In discussing two books on the new apocalypticism, Jason Byassee confesses that he failed as a pastor to know what his people were reading and thinking about the topic. I know what he means. I don’t read this stuff either. But a lot of people are reading it. Sales estimates for the Left Behind series range from 40 million to 60 million. Whatever the exact figure, authors Tim LaHaye and Jerry Jenkins are surpassing John Grisham in the category of popular novelists. The publisher, Tyndale House, knows a good thing when it sees it: it will spend $2 million marketing the 12th and final volume, Glorious Appearing. Wal-Mart is giving away free copies of the first chapter as a come-on.

Joseph Hough, president of Union Theological Seminary in New York, told the New York Times that the Left Behind series and the apocalyptic theology it is based on represent a “serious distortion of scripture.” It is certainly bloody. When Jesus returns to battle the Antichrist’s armies it will be a ghastly massacre. “Tens of thousands of foot soldiers writhing . . . Their innards and entrails gushed to the desert floor.”

My attitude has been elitist, I confess. I don’t take this stuff seriously. When I see a bumper sticker that announces: “Warning: In case of rapture this vehicle will be unmanned,” I chuckle, remembering that a friend once said she thought the reference to “rapture” in the bumper sticker referred to something sexual happening in the front seat. And I remember that my grandmother, who late in life picked up theology from radio evangelists, believed that the Final Tribulation had begun in her lifetime. Grandma, as I recall, for a while regarded FDR as the Antichrist. Then it was Hitler. Next it was Stalin.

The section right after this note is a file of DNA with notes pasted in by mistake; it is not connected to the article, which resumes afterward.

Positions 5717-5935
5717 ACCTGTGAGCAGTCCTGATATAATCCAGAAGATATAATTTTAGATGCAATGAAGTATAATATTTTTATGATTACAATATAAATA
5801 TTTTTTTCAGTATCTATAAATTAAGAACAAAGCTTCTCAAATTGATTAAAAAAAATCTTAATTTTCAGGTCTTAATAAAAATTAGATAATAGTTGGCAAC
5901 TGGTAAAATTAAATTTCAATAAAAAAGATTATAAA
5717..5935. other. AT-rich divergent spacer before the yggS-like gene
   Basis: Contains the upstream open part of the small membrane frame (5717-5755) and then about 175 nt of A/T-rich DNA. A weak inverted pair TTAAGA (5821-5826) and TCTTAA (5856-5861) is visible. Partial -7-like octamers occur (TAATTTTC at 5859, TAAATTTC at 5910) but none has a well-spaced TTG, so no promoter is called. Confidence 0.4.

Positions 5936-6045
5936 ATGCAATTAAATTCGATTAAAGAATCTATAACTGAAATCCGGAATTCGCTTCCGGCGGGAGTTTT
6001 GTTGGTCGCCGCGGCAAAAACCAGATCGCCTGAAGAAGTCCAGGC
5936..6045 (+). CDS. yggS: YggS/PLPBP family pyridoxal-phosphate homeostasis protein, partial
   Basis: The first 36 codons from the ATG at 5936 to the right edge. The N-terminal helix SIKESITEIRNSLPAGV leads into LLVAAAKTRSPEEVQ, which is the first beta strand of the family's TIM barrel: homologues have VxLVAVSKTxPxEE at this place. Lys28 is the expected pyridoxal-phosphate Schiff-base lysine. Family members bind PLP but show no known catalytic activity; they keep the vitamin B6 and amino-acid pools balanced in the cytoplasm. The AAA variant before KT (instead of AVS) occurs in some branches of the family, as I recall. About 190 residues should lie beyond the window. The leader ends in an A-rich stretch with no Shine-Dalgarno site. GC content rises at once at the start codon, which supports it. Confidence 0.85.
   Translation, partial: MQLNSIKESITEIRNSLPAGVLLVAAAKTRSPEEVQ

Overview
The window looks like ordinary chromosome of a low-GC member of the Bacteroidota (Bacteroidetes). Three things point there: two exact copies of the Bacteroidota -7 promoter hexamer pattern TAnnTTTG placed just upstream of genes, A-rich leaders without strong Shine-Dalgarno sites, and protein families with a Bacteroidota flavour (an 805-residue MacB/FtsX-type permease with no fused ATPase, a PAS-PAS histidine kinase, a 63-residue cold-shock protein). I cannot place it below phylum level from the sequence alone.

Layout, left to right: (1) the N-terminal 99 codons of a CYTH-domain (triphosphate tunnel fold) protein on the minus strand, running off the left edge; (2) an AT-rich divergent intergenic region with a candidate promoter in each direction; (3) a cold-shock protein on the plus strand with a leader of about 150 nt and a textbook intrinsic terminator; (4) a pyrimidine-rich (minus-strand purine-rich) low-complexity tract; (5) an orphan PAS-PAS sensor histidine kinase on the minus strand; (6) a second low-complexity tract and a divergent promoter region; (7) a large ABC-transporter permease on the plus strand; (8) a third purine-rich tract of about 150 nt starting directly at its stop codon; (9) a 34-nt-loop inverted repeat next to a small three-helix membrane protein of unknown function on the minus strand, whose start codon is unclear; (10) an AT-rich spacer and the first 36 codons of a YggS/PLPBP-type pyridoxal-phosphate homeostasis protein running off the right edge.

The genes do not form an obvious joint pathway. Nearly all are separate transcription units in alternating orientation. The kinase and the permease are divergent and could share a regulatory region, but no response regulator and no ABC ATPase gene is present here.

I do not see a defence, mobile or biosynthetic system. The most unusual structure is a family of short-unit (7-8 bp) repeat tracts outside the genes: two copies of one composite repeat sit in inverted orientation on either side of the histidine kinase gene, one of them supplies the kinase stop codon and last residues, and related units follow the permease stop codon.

What are pastors to do in a religious climate in which millions of people are buying, reading, enjoying and maybe even believing that history is headed toward an enormous bloodbath? We should take seriously the fact that people do ask: What will the end be? Is there some final purpose at work in human history?

For another thing, we should be prepared with biblical alternatives such as Jeremiah 31—in which the prophet looks ahead and sees a time of reunion, when God’s people will return home with tears of consolation, young women will dance, young and old men will be merry, and mourning will be transformed into joy. Or St. Paul, asking the eschatological questions in light of his experience of Christ’s Lordship: “a plan for the fullness of time, to gather up all things in him, things in heaven and on earth” (Eph. 1:10).

Two things I am going to do: put Byassee’s article into my Eschatology/Apocalyptic file (I know they’re different categories!) and put Amy Frykholm’s and Barbara Rossing’s books on the top of my stack for summer reading.